The prevalence of HIV from the ANC study was analysed (i) without adjustment and (ii) age standardized by applying the raw prevalences for each age band to the number of women seen in these age groups in the general population sample. HIV prevalences were then adjusted for parity using the correction factors given by Zaba et al. , but without use of data on birth interval. The observed prevalence in nulliparous ANC attenders was multiplied by 0.7, whereas that in parous ANC attenders was multiplied by 1.5. These numbers represent the estimated ratio of HIV prevalence in the general population of women aged 15–44 years to that in ANC attenders among nulliparous and parous women respectively. Finally, adjusted prevalences in these two groups were used to obtain an overall estimate of prevalence, based on the expected proportions of nulliparous and parous women aged 15–44 years in the general population (25 and 75% respectively). The variances of the parity-specific estimates were obtained by multiplying the corresponding binomial variances by 0.72 and 1.52 , and the variance of the overall estimate was obtained as the variance of the weighted average, thus enabling a test of the significance of the difference between adjusted ANC and general population prevalences to be performed. Analyses were performed using STATA 5.0 software (Stata Corp., College Station, Texas, USA).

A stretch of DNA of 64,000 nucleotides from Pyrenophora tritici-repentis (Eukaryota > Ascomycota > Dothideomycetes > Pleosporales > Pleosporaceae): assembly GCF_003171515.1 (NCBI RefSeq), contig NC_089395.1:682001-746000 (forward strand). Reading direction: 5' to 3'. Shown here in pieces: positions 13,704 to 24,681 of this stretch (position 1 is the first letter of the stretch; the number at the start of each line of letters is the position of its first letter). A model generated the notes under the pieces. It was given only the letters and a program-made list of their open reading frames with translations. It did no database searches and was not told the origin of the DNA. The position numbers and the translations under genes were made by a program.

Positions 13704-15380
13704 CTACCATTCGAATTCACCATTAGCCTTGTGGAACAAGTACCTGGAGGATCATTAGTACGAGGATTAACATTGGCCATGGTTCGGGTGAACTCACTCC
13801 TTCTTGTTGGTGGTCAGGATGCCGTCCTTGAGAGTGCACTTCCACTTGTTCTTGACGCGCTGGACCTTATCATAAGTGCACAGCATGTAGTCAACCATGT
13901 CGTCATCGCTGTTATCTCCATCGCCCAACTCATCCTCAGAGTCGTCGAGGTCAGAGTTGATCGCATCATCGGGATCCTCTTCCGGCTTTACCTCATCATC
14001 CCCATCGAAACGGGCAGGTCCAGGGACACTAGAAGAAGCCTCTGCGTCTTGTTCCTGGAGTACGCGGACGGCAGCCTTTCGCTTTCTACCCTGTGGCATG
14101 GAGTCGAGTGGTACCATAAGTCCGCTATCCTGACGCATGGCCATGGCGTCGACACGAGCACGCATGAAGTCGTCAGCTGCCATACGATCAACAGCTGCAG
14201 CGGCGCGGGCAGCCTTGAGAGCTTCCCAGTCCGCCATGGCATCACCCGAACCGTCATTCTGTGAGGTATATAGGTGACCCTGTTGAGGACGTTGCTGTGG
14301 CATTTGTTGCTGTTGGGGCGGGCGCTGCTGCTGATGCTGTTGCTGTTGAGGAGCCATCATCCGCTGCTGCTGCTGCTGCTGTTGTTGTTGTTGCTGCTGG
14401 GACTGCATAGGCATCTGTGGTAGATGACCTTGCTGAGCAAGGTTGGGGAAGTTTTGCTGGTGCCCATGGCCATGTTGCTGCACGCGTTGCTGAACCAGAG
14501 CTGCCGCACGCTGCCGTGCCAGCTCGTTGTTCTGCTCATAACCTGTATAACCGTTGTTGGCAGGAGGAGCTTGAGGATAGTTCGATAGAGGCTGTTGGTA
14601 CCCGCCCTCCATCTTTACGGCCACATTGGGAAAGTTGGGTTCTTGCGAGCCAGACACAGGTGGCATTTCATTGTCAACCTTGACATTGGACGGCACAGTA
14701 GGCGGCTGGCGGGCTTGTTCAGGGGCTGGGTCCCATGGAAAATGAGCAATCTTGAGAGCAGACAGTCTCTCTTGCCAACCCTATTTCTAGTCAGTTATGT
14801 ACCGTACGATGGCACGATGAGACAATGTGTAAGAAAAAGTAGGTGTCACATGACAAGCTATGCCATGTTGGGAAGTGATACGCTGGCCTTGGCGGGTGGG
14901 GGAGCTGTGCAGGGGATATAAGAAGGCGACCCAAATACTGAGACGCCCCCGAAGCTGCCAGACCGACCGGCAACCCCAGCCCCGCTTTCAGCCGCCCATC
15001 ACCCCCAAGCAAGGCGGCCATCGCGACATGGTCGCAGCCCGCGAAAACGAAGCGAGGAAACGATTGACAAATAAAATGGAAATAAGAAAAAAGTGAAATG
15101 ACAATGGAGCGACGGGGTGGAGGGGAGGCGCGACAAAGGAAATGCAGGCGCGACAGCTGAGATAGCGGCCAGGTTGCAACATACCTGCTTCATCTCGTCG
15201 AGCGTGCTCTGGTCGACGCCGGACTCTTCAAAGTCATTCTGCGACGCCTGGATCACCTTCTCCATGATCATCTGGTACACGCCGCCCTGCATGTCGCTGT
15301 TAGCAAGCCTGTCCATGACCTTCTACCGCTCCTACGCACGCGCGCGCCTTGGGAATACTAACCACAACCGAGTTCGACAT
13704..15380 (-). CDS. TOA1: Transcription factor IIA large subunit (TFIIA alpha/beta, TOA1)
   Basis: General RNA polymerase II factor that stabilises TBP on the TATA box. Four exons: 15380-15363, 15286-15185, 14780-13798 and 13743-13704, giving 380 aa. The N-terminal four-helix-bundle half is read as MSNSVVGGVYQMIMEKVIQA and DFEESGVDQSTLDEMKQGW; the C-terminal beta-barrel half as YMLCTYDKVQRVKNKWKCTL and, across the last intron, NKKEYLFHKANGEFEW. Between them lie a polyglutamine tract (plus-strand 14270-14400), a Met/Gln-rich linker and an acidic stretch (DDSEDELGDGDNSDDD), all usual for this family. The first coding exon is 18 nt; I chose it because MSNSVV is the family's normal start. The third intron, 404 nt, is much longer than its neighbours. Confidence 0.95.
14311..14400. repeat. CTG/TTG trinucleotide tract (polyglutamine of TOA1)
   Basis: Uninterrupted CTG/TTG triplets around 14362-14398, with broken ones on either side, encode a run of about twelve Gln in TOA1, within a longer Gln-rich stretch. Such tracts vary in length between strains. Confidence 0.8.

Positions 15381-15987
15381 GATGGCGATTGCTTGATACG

A total of 5675 women aged 15–44 years were included in the general population study, representing approximately 85% of those eligible . In the ANCs, 2265 women (1048 in round 1 and 1217 in round 2) were included. Women attending ANC were younger (median age 24 versus 26 years, P < 0.001), more likely to be married (88 versus 72%, P < 0.001) and more likely to have been educated to standard 4 or beyond (62 versus 54%, P < 0.001) than women in the general population.
HIV prevalences in women in the general population and in women attending ANC are shown by age in Table 1. The peak HIV prevalence was in the 25–29 years age group, being 6.9% for women in the general population and 4.8% for women attending ANCs. The overall HIV prevalence in women attending ANC [3.6%; 95% confidence interval (CI), 2.8–4.4%] was significantly lower (P = 0.025) than in the general population (4.7%; 95% CI, 4.2–5.3%). HIV prevalence was lower in ANC attenders in every age group except the 15–19 years group, although these differences were not statistically significant.
Age standardization of the HIV prevalence in women attending ANC to the age distribution of women in the general population gave an overall HIV prevalence of 3.2% in women aged 15–44 years. Thus, the age standardized HIV prevalence for women attending ANC was 32% lower than the prevalence observed in the general population. Using the adjustment based on parity gave an adjusted HIV prevalence in ANC attenders of 4.6%, which was not significantly different from that observed in the general population (4.7%;P = 0.95).
Figure 1 illustrates the strength of the correlation between HIV prevalences in ANC attenders and in the general female population in the 12 communities. The prevalence in ANC attenders was highly correlated with the prevalence in the general population (R = 0.76;P < 0.005).
The overall prevalence of HIV in ANC attenders was lower than in the general population, as was found in other studies in Mwanza, and in Uganda and Zambia [4,8,13,14]. The opposite was found in the Ethiopian study , perhaps because of a 2-year interval between data collection from the general population (1994) and ANC (1996) surveys.